On Your Side
What happens to your pets when you die?
Many people make decisions on what would happen to their estate if they died. But there's one thing people may not have planned for, what happens to your pets if you die? Some find euthanasia as the best personal option. Video by tmj4.comvideo
Many people make decisions on what would happen to their estate if they died. But there's one thing people may not have planned for, what happens to your pets if you die? Some find euthanasia as the best personal option.
If your pets outlive you most would think they'd be left to a relative or friend who could care for them or possibly a foster home or shelter. But some take a more arguably drastic measure. They have their pets put to sleep. The reasons vary a pet could be older or have serious health problems, the owner may not have anyone who can look after them, or it might be an owner's request because of the emotional dependency. Veterinarian Mike Hord works hard every day to save furry loved ones. He says most people make arrangements to have them cared for.
"There are times where people don't know that they have those options to them and I feel they think that their only out is that nobody's going to take care of my animal after I'm gone so I'm going to have to get it euthanized," Dr Hord explained.
A woman who passed away suddenly planned for her three dogs to be euthanized after her death so they could "cross the rainbow bridge together". PETA, People for the Ethical Treatment of Animals, stands by what's in the best interest of each individual animal.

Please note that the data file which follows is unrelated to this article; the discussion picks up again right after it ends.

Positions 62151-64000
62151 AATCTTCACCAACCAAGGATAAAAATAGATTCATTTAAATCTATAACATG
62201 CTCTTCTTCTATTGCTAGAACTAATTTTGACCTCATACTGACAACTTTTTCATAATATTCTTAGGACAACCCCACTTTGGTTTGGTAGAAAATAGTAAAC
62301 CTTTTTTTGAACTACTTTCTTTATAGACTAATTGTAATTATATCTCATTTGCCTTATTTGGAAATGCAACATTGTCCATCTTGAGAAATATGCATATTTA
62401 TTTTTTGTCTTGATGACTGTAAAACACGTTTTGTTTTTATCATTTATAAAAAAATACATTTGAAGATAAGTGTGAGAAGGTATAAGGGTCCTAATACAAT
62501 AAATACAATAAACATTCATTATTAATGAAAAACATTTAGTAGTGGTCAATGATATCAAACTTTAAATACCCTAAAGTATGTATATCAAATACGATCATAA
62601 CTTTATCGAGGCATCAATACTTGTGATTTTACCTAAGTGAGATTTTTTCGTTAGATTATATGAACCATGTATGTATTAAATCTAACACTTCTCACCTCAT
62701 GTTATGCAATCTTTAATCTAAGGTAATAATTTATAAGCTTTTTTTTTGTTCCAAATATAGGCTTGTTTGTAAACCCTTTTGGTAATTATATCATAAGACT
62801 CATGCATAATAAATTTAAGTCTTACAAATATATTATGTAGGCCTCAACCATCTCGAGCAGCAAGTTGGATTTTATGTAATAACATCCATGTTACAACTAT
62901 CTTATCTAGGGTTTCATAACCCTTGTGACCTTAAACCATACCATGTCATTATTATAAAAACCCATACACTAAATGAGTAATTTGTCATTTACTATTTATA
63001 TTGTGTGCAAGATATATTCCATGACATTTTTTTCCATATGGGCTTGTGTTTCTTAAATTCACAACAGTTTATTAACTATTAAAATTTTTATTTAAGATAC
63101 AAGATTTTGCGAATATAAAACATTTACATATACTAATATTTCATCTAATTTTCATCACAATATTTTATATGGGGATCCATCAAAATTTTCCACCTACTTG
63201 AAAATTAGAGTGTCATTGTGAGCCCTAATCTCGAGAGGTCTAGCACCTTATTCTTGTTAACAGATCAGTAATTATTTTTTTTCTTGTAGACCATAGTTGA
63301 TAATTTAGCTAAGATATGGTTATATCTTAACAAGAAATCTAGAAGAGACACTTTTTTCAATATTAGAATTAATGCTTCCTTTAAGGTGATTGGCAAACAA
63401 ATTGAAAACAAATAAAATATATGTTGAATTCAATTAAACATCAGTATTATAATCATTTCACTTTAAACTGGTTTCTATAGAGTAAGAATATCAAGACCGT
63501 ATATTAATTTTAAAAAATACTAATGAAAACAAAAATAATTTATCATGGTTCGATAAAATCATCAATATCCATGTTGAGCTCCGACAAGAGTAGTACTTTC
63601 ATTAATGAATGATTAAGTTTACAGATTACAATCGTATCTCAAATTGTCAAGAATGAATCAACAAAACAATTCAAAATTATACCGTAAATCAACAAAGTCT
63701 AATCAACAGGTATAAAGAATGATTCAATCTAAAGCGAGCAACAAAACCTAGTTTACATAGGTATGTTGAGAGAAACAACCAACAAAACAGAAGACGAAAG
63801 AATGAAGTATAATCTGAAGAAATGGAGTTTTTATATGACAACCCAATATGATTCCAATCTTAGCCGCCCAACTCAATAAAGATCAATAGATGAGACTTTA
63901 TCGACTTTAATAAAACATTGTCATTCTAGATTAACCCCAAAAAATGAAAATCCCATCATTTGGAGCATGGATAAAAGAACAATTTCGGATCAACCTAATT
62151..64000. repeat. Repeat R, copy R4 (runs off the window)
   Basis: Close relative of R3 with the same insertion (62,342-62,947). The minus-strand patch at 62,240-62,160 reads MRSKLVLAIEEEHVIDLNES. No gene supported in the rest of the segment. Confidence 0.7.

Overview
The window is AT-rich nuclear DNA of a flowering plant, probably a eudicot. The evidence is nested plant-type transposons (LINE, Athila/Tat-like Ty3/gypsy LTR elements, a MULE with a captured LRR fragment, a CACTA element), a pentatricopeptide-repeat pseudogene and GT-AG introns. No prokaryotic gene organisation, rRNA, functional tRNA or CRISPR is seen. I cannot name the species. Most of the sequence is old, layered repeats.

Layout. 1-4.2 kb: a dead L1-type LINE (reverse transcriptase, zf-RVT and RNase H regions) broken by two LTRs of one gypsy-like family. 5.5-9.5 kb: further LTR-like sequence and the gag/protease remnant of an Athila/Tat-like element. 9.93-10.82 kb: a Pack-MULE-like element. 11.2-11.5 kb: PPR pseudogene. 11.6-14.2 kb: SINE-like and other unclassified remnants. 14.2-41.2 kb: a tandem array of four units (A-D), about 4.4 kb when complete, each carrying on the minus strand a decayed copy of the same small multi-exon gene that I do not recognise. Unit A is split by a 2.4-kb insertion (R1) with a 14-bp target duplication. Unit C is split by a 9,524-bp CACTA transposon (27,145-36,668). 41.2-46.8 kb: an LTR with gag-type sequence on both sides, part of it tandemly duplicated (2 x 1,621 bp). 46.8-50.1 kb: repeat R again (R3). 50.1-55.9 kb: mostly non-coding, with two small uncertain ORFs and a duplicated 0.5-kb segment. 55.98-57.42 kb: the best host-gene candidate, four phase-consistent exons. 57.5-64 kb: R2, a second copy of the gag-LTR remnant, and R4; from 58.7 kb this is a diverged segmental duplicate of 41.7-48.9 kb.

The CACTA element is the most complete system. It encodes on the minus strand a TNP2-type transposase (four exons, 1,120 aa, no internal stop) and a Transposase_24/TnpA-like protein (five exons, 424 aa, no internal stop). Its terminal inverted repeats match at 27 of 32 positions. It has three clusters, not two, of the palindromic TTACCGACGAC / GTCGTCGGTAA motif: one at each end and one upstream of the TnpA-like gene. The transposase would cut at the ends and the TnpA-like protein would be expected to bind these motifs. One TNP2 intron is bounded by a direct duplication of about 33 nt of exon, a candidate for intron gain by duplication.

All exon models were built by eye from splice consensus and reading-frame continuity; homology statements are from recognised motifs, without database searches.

"We know of animals literally pining to death mourning and grieving the loss of their guardian," said Teresa Chagrin, the Animal Care & Control Specialist with PETA. "Depending on the animal sometimes it can be more humane to request that they be euthanized after your death rather then re-homed."
In many states, pets are legally considered property, so decisions are up to the owner.
Kelli Nobiling and Valerie Gates with "Paws and Remember", a pet cremation service, have seen this uncommon situation before.
"The dog was so attached to the owner that they decided it was best for the animal to be put down also," Nobiling described. "She was cremated, the pet was cremated, and their ashes were together when they were buried."
"We're not here to pass judgment on anybody on how they choose to euthanize and the reasons behind it," Gates added.
But is it morally or ethically right to euthanize a healthy pet just because the owner asks? The Chicago Sun-Times reports that in May, a judge allowed a bank representing a woman's estate to find a home for a cat though the late owner's will stipulated it should be euthanized.
"If we have a healthy animal brought to us and we've counseled with the people and they still want to go ahead with that we usually say we're not the person to perform that service for you. And I'm sure every clinic in town has that same situation occur," Dr. Hord noted.
Dr. Hord just wants pet owners to explore their options before taking a pet to the grave if the pet's "quality of life" remains.
"We don't want to have to put an animal to sleep that's not ready for that type of scenario, and you can usually tell when they are," Dr. Hord concluded.
PETA has specific options to preparing for a pet's continued life after your death.